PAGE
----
MFPC Newsletter July 2016

newsletter template 7-19-2016

Thanks to our newsletter sponsors!

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Video created by the Oregon Forest Resources Institute, published on July 19, 2016: “The choices we make about the materials used as we develop the built environment have long-term effects on our society and the environment. Choose wood. It’s beautiful, strong, versatile and renewable. With innovations in wood technologies, wood is now the wisest choice for more and more building applications, including mid-rise and even high-rise structures.”

Industry forges ahead

Updates on four important efforts

Patrick column sig

In an ideal Maine summer, things slow down so we can enjoy the great weather, but a lot is going on right now, so here are updates on a number of important issues and efforts. Here’s the short list, but you’ll want to read my full report to get all the details.
  • Federal EDAT Team: Sen. Susan Collins, Sen. Angus King and Rep. Bruce Poliquin are continuing their efforts to seek federal assistance to help Maine deal with the loss of jobs and markets in the forest industry. At a new conference in Orono Friday, some details emerged about the form that help will take.
  • Industry leaders met to discuss six important issues: In late June, our industry asked Eric Kingsley from Innovative Natural Resource Solutions LLC to facilitate a discussion. The goal was to coordinate our collective industry thoughts in response to the EDAT event and to have a chance to build a common message among trade group members.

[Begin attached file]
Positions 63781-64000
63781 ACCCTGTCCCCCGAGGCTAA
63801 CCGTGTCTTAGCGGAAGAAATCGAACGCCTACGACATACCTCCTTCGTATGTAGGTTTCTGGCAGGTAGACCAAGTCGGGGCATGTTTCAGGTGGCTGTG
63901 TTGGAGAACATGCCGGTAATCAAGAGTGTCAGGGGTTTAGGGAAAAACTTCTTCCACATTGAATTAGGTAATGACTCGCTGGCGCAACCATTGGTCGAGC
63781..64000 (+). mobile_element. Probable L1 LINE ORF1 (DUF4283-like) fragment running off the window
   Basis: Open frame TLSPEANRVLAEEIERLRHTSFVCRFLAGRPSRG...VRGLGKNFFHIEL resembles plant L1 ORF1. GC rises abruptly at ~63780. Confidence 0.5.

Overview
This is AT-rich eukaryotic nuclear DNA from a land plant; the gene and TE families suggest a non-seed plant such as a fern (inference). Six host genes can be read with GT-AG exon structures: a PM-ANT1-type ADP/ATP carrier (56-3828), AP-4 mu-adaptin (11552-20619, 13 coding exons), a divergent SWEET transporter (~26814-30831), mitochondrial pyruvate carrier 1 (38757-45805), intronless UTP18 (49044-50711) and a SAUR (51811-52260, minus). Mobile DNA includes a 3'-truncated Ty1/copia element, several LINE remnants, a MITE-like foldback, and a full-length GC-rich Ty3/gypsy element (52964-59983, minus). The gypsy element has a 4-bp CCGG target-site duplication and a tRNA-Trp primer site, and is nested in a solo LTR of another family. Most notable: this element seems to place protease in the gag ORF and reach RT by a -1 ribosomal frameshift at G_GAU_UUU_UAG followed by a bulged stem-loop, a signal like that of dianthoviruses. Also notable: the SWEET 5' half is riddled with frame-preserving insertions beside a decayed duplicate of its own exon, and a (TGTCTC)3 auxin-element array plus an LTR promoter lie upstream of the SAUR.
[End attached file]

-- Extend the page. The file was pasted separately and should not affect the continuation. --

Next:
• Update on the Long-term Vision & Roadmap for Maine’s Forest Sector: We should hear soon about our proposal to the Northern Border Regional Commission for $250,000 to initiate benchmarking, forest products market analysis, and a wood supply analysis. This award would jump start the larger project and begin to provide more immediate information in the first phase of the project.
  • Maine Biomass Study Commission meeting: The challenges faced by our biomass industry were hotly debated last legislative session and the commission set up to examine options for the industry and establish recommendations holds its first meeting of this group is Tuesday, Aug. 2, 9:30 a.m. – 3:30 p.m., Room 216, Cross State Office Building in Augusta. Read more.

A great day for golf

Plenty of fun, fellowship and valuable networking

This year’s golf tournament was a huge success, with 128 golfers enjoying a perfect (if hot) day on the Bangor Municipal course. There were winners, of course, and a lot of other folks who had plenty of fun, fellowship and valuable networking.